The situation is fourth-and-goal at the Browns two-yard line. Palmer looks left, pump fakes, rolls right, reverses to the left and then throws a dangerous pass, across his body, over the middle to Chad Ochocinco for the game-tying touchdown. The point after touchdown was blocked. Some blame Brad St. Louis for a poor snap -- it was to Kevin Huber's right -- but this is the second time it happened and in both instances, Graham still had a shot; he kicked the football low enough for the Browns to maul it without much of a vertical jump. I'm not blaming Graham. St. Louis has to make those snaps and it would seem to me that St. Louis' time in Cincinnati should end.
Regardless. Palmer engineered a 10-play drive for 70 yards to tie the game with under two minutes left in regulation, converting on third-and-14 and fourth-and-two. In overtime, the Bengals offense struggled. The defense didn't, forcing the Browns into three punts -- Derek Anderson had six incomplete passes in overtime. In fact, both teams punted three times before the Bengals fourth overtime possession began.
With 3:23 left in overtime, Carson Palmer completed a 20-yard pass to Chris Henry on third-and-ten. First down. Palmer completed a 20-yard pass to Laveranues Coles on third-and-ten. First down. The Bengals damn-near decided to punt the football with 1:04 left in overtime, playing for the tie. Palmer pleads to head coach Marvin Lewis to go for it on fourth down. Lewis relents. Palmer, in shotgun, briefly scans the field looking for an open receiver. He does what he always does; he rushes for 15 yards and picks up the first down. Palmer completed another pass to Leonard for nine yards and the running back rushed for another four yards. Brad St Louis finally made a good snap and Shayne Graham put some air under the field goal attempt to give the Bengals a 23-20 win in overtime with seconds remaining.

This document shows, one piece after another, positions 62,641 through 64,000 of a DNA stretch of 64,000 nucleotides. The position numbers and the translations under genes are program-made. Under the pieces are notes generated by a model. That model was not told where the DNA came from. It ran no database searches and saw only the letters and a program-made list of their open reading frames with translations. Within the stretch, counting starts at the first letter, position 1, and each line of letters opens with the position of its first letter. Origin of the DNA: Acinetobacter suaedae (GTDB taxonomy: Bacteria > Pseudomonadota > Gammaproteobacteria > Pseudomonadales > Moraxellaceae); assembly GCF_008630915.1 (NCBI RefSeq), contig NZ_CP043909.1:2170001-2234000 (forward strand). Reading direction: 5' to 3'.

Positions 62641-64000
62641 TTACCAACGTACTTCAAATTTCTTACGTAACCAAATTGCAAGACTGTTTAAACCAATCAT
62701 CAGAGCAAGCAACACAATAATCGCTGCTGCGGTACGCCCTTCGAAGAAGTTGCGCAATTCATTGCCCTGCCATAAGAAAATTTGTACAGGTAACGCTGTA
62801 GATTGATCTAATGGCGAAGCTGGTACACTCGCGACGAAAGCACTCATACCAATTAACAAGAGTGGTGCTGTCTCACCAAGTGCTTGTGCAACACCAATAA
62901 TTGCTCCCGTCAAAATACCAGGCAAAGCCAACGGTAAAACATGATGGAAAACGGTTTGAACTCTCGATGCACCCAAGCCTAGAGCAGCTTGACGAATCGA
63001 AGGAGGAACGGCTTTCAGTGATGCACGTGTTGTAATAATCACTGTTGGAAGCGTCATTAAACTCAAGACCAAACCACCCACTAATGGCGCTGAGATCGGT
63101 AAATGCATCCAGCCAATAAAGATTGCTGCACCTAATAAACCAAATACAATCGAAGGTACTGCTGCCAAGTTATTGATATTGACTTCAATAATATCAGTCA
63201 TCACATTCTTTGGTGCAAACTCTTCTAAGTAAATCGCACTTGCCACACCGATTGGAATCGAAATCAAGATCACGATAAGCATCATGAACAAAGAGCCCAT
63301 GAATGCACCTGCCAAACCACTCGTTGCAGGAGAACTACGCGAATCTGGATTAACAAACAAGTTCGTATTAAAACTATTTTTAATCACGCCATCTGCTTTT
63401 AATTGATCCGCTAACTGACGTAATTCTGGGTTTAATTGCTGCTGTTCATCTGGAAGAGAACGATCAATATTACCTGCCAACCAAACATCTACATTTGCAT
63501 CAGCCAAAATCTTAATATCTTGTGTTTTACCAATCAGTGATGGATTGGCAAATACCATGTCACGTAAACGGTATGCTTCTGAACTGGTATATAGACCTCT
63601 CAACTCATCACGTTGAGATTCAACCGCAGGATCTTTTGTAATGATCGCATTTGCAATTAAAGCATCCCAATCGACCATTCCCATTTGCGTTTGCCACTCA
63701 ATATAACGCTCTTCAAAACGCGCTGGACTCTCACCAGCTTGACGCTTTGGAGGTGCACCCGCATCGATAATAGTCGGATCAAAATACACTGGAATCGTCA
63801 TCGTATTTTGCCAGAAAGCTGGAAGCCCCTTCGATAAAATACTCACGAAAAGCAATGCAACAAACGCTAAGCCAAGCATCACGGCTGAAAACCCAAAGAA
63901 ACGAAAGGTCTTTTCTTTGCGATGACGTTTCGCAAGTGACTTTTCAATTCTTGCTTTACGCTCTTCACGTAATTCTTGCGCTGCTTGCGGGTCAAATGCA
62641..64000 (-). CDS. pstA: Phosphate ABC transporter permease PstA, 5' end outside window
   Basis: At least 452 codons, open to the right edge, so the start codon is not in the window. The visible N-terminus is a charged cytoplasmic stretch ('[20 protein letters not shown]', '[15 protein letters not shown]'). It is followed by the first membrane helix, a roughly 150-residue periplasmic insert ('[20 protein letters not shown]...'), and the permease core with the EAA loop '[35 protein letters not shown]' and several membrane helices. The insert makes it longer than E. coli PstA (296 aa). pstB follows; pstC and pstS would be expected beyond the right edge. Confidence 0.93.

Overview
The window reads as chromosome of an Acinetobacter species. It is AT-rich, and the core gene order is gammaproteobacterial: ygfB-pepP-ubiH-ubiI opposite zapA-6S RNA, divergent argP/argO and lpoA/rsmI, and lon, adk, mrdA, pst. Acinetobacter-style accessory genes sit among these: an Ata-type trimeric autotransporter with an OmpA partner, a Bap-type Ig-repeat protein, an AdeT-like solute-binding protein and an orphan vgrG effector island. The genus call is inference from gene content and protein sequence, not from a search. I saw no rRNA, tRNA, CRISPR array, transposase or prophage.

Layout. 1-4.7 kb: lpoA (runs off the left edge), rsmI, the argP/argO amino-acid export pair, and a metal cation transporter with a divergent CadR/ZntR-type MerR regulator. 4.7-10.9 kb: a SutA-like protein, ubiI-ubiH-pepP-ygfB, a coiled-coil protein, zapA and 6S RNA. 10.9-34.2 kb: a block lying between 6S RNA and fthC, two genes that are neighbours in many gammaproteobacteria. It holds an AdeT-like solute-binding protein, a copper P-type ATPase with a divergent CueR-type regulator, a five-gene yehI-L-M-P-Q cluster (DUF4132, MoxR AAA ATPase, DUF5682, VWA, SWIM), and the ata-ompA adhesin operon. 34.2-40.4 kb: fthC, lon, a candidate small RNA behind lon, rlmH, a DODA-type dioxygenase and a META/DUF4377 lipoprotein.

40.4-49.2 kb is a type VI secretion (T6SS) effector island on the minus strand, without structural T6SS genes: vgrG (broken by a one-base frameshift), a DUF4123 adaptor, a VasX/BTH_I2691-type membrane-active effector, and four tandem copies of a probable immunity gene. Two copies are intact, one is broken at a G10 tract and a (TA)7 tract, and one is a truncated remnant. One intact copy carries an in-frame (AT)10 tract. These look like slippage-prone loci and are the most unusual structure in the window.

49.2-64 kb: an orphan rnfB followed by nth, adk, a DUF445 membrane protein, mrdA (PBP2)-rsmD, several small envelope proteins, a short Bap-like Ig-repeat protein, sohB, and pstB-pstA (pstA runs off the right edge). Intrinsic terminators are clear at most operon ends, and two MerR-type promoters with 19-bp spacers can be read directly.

|Palmer's performance broken down by quarters|
It's true. Palmer struggled, badly, after the first quarter. However, what difference does any of that matter? The Bengals are 3-1, in large part, because Palmer is stepping up when it matters the most. Last week, Palmer engineered a 16-play, 71-yard drive, completing a four-yard touchdown pass to Andre Caldwell, beating heavily-favored Pittsburgh. Against the Packers, Palmer recorded three touchdown passes. Against the Broncos, Palmer led the offense on an 11-play drive for 91 yards which ended with a Cedric Benson touchdown with :38 seconds left in the game and a one-point lead. Whatever happened after that, I don't remember.
The Bengals didn't win pretty Sunday. But pretty is only good for things that are totally not manly. This isn't just Bengals football, this is gritty Ohio football where we do just enough to win football games. It might bite us in the end. But there's a lot of time until the end and this team can only grow with momentum, as well as confidence, with the more wins they put in their pocket.
Bengals Tight Ends are actually playing pretty well. When Training Camp started, we expected that the Bengals would start Reggie Kelly, Ben Utecht and Chase Coffman each week. Instead, after injury and disappointment, the Bengals activated Daniel Coats and J.P. Foschi. Through four games, they are on pace on combine for 52 receptions for 580 yards receiving. Against the Browns, Foschi and Coats combined for seven receptions for 80 yards receiving. Foschi caught a critical 27-yard pass from Palmer with 3:37 left in regulation, giving the Bengals a first-and-goal at Cleveland's four-yard line.